Fitness tips from Fil-Am ex-Knicks doc | Lifestyle.INQ

OCTOBER 27, 2022

Fitness tips from Fil-Am ex-Knicks doc
Pregame guided meditation on the NBA court with a player
Fitness tips from Fil-Am ex-Knicks doc
Pregame guided meditation on the NBA court with a player

Exercise, workout, movement, activity—these are all things we must incorporate into our daily lives. But how do we know what is too much or too little based on our age or fitness level?

I got to chat with my friend and former classmate, Dr. Erwin Valencia, who is back in the Philippines after almost a decade as the New York Knicks’ physical therapist and wellness lead, and, for three seasons, as their director of training and conditioning. He’s on sabbatical and volunteering with the Fiba (International Basketball Federation) World Cup courtside medical team.

As I am experiencing my share of rude awakenings, I asked him: What are the most common injuries for athletes or fairly active people as they age?

The mid-twenties: Daredevil stuff. Injuries from pushing the envelope and often not taking into account the risks that are part of it, knowing that we can recover. These acute injuries can be anything from joint sprains to broken bones and occasional concussions (for the real daredevils!).

The mid-thirties: Dreamy stuff. Injuries that occur when we think we’re still in our twenties. Mostly chronic, with the occasional acute injury, not because we don’t have the desire at the top level, but because we’ve done a lot already in our twenties (if we were active, of course). Low back pain, shoulder/knee cartilage issues and hamstring injuries are typical.

The mid-forties: Unexpected stuff. Most people in this age bracket have accepted they’re not in their twenties anymore, but sometimes get hurt doing everyday activities that they never thought they’d get hurt doing. Increased soft tissue injuries like Achilles tears, debilitating back pain and knee cartilage issues are common, even for the fit individual.

The mid-fifties and beyond: Accidental stuff. Lapse of judgment or absentmindedness play a role in the common injuries that occur at this age, like missing a step on the stairs, or failing to turn the light on and slipping on the bathroom floor. It’s pretty much anything tied to a lack of nutrition or general well-being.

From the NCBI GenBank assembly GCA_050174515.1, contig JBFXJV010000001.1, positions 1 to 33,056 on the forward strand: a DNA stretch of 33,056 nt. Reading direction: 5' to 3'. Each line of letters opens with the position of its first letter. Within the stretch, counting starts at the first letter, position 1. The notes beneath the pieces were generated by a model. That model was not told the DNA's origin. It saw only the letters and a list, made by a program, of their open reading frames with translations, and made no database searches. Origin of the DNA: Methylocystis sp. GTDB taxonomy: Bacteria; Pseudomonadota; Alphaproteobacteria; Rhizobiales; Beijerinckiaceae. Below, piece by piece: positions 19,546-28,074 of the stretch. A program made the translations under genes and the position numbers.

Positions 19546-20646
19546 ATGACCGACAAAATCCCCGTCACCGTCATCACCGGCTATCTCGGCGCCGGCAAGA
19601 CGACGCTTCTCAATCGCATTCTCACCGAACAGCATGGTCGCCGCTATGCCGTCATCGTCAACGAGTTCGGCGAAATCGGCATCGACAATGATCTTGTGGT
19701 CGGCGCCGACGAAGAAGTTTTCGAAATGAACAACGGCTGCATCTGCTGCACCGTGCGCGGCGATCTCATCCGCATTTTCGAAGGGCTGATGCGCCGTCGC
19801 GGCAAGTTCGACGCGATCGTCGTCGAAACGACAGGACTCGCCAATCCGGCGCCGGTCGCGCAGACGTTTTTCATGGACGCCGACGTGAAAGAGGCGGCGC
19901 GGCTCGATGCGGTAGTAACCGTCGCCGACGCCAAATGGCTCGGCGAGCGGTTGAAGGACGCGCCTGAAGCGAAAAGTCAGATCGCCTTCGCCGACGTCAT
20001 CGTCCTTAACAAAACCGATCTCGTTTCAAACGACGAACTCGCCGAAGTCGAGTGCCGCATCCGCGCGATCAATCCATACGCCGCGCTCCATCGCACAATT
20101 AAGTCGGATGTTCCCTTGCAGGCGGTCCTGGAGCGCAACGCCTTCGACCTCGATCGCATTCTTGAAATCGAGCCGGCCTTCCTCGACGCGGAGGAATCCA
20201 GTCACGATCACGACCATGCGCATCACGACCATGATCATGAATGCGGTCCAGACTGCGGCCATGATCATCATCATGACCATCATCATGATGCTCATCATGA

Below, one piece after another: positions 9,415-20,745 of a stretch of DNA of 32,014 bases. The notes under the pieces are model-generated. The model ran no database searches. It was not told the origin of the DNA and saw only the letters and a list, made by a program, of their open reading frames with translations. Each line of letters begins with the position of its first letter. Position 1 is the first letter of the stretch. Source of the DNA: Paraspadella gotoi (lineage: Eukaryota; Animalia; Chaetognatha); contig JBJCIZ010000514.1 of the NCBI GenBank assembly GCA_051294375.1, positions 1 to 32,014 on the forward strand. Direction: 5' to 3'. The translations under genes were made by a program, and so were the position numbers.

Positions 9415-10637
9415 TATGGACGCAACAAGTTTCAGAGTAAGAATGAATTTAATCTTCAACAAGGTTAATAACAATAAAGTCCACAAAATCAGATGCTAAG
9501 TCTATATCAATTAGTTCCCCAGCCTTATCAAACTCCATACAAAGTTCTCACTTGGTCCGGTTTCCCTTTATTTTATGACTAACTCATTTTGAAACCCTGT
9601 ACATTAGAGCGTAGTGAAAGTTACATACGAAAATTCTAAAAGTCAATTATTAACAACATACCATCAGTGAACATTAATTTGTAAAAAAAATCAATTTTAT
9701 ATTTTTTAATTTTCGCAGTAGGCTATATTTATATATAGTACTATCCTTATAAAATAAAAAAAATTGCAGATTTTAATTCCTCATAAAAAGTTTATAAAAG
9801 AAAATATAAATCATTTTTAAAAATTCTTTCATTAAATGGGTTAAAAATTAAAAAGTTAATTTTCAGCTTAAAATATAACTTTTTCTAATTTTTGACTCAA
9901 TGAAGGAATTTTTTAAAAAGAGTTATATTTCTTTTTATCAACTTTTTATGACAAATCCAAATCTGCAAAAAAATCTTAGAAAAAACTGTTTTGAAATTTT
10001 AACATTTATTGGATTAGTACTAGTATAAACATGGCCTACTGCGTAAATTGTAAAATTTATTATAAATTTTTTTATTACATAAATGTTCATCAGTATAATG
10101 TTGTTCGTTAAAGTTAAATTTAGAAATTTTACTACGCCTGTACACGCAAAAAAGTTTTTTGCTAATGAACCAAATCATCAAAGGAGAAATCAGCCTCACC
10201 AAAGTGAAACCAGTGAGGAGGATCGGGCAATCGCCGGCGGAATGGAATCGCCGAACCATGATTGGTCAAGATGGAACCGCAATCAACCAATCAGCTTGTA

Reevaluating your goals

Does he recommend getting a fitness band? “It is a highly individual choice. I use an Oura ring—I love the form factor (ring) and the data it’s able to collect from me, especially my sleep. That said, I try not to tie my life to the findings to not create unreal expectations or cause anxiety.”

I notice that on days I do 14,000 steps, my PAI (physiological activity indicator based on heart rate and activity data) is still low, but there are days I get to do a 30-minute jog and morning and afternoon yoga, I hit my PAI, but I only took about 6,000 steps. So which is better: achieving the recommended 10,000 steps a day or maintaining the 100 on the PAI?

“It all depends on your overall wellness goals,” said Valencia. “What are the parameters in your own physical, mental and emotional journey you’d like to improve or maintain? From there, you can assess which variables you can adjust and reach the goals you set. That said, I recommend reevaluating your goals at least once a year, more if you want to make a change in your life.”

When asked about the best nutrition to complement certain fitness programs, he admitted it was a tough question, as he firmly believes in individuality. “Moreover, I’m not a dietician or nutritionist. That said, in my journey, for weight loss, I do intermittent fasting and remove refined sugar and processed food from my diet. Doing this changed my life. For building muscle mass, I eat good, clean and lean protein, consistently,” said Valencia.

Food supplements

Is there any particular supplementation he requires? “Magnesium, vitamin C and turmeric,” he said.

What underrated workout routines, activities or habits should people do more often? “Body weight or light tubing exercises. Not only can you travel with your ‘gear,’ you can do it wherever you are,” said Valencia, citing the TB12 method as an example.

Another is slow-resistance or repetition exercises, such as the 10x method and the ARX machine. Mindful walking is yet another. “The gains we get from using all our senses when we go for a walk not only help our physical, but also our mental, emotional and spiritual well-being,” he said.

Valencia is not safe from injury either; he hurt his lower back in June. What did he learn from it? “We have to trust intuition and listen to our body when change is coming into our lives, trusting that the universe has a plan,” he said.

Is there anything he would have done differently? Valencia said, “Taken actual time off after the end of a long yet successful basketball season!” —Contributed


Your subscription could not be saved. Please try again.
Your subscription has been successful.

Subscribe to our daily newsletter

By providing an email address. I agree to the Terms of Use and acknowledge that I have read the Privacy Policy.